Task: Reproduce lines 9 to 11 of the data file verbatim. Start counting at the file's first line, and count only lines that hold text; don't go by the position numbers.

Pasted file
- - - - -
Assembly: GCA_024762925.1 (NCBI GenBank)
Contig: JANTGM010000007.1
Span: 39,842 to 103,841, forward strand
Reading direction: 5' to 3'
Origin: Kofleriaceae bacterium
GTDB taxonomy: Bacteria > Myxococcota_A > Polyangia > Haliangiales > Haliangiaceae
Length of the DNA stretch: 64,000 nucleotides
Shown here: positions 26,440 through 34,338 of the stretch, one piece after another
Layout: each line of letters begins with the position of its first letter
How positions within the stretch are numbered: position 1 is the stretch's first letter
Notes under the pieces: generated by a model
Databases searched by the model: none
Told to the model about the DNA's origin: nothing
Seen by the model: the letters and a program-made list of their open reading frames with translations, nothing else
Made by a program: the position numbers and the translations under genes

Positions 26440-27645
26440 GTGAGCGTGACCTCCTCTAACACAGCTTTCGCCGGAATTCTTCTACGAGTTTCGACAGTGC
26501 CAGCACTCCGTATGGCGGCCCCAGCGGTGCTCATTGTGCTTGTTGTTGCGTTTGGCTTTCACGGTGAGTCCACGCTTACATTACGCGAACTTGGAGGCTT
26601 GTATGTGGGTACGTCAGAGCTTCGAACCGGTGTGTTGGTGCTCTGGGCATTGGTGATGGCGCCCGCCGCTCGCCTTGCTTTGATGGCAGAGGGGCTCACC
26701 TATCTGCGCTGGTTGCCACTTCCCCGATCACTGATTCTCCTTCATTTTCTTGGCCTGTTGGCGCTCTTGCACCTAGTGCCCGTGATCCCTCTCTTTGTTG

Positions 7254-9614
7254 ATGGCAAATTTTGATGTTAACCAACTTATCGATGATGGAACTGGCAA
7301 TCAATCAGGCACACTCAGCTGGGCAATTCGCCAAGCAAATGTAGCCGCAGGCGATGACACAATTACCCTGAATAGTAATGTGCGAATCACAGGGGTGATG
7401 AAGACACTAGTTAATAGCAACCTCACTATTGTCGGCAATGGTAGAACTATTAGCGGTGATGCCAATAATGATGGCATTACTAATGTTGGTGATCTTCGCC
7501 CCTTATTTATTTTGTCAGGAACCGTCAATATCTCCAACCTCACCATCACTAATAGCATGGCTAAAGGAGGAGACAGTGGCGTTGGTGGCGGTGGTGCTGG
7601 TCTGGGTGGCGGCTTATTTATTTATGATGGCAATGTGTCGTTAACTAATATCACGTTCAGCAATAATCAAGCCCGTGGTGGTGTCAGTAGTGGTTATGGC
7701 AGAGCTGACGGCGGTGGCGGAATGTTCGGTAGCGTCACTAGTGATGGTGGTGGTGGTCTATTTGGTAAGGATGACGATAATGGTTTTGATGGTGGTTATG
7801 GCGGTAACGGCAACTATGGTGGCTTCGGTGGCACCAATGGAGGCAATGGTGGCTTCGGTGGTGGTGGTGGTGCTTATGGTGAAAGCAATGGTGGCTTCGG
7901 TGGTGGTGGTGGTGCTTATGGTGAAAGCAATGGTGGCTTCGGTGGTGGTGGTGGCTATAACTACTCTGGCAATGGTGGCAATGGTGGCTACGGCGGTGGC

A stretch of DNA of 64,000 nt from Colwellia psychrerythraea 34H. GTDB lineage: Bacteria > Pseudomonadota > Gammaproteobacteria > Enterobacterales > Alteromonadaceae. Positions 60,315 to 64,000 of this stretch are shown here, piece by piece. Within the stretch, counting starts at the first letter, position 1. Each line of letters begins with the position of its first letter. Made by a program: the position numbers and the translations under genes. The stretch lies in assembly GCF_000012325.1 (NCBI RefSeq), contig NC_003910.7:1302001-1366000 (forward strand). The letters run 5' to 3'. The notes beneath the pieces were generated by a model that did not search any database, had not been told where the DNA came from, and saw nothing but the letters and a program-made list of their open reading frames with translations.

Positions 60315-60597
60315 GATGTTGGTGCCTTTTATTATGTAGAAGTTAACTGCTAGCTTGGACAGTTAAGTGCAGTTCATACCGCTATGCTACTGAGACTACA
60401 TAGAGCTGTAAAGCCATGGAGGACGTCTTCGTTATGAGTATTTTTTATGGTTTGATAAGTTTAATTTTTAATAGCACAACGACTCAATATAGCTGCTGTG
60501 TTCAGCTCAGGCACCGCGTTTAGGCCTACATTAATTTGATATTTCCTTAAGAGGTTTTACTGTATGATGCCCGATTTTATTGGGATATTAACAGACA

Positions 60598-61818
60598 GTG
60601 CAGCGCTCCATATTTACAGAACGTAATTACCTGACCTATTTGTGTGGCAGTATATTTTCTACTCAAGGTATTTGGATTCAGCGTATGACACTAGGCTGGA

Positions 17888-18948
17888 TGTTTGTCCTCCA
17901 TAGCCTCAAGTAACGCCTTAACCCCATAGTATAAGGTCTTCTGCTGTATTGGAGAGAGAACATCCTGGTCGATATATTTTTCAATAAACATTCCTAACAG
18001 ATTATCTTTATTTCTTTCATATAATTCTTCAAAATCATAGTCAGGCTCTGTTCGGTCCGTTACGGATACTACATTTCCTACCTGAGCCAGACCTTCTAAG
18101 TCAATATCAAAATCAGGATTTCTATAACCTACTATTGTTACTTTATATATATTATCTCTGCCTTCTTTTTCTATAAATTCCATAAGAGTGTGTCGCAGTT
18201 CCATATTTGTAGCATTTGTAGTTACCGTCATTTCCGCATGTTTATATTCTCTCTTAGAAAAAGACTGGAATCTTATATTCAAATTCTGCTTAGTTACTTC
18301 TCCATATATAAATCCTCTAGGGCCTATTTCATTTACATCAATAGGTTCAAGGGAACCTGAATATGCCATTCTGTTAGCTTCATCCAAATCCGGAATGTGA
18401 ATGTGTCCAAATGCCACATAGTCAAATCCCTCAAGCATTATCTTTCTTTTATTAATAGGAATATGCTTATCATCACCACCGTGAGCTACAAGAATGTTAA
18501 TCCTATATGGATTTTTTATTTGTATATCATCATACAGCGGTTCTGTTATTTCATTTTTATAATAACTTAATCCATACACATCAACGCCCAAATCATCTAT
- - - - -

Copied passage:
Layout: each line of letters begins with the position of its first letter
How positions within the stretch are numbered: position 1 is the stretch's first letter
Notes under the pieces: generated by a model